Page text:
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Functions of autophagy in the tumor microenvironment and cancer metastasis

Abstract

Macro‐autophagy is an ancient and highly‐conserved self‐degradative process that plays a homeostatic role in normal cells by eliminating organelles, pathogens and protein aggregates. Autophagy, as it is routinely referred to, also allows cells to maintain metabolic sufficiency and survive under conditions of nutrient stress by recycling the by‐products of autophagic degradation, such as fatty acids, amino acids and nucleotides. Tumor cells are more reliant than normal cells on autophagy for survival in part due to their rapid growth rate, altered metabolism and nutrient deprived growth environment. How this dependence of tumor cells on autophagy affects their progression to malignancy and metastatic disease is an area of increasing research focus. Here, we review recent work identifying critical functions for autophagy in tumor cell migration and invasion, tumor stem cell maintenance and therapy resistance and cross‐talk between tumor cells and their microenvironment.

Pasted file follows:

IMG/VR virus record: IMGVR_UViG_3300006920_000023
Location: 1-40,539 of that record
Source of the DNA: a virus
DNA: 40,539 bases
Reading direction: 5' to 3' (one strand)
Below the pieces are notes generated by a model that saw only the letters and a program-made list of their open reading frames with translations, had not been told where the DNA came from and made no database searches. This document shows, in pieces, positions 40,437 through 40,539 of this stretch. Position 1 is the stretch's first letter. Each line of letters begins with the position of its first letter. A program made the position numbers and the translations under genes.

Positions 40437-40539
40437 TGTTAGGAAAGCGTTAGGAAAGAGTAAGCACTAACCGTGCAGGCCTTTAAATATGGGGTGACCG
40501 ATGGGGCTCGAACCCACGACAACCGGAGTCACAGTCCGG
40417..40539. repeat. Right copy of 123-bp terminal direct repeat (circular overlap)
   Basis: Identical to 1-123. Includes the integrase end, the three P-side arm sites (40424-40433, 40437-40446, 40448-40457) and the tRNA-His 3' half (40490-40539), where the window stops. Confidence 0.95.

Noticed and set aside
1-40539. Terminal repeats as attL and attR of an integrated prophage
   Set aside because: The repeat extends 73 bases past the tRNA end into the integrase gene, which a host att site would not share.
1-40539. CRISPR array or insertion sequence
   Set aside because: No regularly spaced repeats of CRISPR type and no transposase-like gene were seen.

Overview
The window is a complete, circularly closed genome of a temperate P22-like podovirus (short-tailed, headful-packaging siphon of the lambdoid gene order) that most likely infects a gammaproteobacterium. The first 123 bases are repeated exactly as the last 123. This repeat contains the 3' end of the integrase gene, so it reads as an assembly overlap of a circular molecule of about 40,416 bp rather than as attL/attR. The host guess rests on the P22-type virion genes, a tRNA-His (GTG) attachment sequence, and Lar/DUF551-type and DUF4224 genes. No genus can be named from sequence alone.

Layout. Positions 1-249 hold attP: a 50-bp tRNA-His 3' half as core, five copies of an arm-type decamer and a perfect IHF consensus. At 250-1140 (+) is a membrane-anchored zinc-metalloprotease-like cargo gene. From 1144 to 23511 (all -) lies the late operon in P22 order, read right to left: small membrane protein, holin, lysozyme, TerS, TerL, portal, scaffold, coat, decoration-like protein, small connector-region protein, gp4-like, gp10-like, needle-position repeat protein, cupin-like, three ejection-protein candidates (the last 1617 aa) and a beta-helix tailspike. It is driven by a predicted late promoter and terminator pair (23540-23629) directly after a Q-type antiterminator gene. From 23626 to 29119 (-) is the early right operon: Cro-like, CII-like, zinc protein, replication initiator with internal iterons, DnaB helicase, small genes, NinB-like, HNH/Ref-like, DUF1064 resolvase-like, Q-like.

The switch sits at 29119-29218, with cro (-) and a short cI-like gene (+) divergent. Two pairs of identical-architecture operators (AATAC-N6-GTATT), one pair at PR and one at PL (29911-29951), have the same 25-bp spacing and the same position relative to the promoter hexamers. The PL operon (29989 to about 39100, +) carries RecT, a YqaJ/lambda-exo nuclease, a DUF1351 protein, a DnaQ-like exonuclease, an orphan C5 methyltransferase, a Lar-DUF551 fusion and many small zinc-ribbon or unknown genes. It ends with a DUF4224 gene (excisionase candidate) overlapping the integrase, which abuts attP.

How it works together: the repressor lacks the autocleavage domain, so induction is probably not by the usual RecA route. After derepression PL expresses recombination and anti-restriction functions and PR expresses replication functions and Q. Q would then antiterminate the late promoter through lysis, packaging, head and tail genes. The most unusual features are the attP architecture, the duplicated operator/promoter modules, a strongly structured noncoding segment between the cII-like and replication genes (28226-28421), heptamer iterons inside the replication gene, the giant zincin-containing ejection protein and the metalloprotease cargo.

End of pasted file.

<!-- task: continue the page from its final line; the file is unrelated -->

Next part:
This article is protected by copyright. All rights reserved.

Authors:   Erin E. Mowers, Marina N Sharifi, Kay F. MacLeod
Journal:   FEBS Journal
Year:   2018
Pages:   n/a
DOI:   10.1111/febs.14388
Publication date:   21-Jan-2018
Facts, background information, dossiers
  • cells
  • tumor cells
  • autophagy
  • stress
  • Research
  • recycling
  • protein aggregates
  • pathogens
  • environment
  • dependence
  • copyright
  • cell migration
  • cancer metastasis
  • amino acids
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